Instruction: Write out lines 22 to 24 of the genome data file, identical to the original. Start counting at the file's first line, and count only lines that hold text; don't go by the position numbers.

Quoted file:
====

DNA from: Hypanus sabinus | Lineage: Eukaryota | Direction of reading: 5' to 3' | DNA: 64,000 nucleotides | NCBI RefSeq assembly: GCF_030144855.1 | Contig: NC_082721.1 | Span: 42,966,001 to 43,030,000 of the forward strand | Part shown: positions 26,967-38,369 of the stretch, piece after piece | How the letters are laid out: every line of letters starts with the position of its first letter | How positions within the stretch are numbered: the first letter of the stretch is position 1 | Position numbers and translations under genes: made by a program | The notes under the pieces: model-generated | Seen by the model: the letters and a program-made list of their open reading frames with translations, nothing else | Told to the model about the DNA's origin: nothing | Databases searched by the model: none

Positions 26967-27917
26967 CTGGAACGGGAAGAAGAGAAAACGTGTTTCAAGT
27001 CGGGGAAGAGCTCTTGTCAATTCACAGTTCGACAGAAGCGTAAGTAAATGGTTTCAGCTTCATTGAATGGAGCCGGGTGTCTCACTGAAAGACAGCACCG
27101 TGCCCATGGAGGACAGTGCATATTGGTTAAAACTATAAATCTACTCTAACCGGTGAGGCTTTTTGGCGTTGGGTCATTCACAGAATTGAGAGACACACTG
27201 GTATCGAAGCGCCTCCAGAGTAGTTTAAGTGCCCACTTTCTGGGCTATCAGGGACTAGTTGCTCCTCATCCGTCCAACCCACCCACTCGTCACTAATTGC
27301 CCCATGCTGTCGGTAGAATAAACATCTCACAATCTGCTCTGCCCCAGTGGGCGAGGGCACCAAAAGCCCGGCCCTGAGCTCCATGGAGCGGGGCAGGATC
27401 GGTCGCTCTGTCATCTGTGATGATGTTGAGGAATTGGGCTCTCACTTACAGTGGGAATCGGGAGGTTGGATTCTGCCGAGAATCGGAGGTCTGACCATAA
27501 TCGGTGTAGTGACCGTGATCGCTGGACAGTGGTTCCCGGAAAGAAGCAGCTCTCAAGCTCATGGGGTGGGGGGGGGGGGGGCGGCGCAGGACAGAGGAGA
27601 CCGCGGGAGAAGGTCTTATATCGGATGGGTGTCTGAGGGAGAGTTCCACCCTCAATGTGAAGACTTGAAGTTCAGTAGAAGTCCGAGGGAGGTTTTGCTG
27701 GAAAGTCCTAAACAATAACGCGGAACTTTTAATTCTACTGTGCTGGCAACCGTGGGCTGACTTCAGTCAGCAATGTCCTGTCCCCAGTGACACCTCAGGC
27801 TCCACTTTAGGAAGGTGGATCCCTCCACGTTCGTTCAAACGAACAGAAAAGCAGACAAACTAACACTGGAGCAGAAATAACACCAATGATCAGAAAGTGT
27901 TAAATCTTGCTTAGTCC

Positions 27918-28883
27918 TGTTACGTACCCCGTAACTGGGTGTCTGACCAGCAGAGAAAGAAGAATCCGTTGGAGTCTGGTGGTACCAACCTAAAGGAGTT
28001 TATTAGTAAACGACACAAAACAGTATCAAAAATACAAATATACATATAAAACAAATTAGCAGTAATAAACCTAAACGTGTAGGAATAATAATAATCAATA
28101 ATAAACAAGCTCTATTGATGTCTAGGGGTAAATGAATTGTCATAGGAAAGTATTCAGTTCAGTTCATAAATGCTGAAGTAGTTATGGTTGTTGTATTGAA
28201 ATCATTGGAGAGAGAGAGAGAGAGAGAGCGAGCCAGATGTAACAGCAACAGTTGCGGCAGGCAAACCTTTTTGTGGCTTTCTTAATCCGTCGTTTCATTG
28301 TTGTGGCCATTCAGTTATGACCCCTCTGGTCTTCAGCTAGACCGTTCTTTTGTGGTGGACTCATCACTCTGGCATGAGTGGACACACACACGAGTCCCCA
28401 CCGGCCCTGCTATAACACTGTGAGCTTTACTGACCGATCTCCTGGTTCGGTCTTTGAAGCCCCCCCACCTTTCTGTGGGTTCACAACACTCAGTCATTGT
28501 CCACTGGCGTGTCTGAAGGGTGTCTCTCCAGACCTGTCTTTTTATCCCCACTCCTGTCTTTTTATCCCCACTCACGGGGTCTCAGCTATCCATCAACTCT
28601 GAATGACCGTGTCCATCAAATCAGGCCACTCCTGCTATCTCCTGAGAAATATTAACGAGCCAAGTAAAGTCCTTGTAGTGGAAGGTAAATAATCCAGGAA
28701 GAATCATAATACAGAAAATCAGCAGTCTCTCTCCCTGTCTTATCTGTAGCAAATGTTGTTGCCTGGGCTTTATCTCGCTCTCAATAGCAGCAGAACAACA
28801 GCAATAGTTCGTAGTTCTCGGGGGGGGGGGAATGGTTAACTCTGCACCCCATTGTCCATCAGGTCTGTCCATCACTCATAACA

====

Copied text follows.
28601 GAATGACCGTGTCCATCAAATCAGGCCACTCCTGCTATCTCCTGAGAAATATTAACGAGCCAAGTAAAGTCCTTGTAGTGGAAGGTAAATAATCCAGGAA
28701 GAATCATAATACAGAAAATCAGCAGTCTCTCTCCCTGTCTTATCTGTAGCAAATGTTGTTGCCTGGGCTTTATCTCGCTCTCAATAGCAGCAGAACAACA
28801 GCAATAGTTCGTAGTTCTCGGGGGGGGGGGAATGGTTAACTCTGCACCCCATTGTCCATCAGGTCTGTCCATCACTCATAACA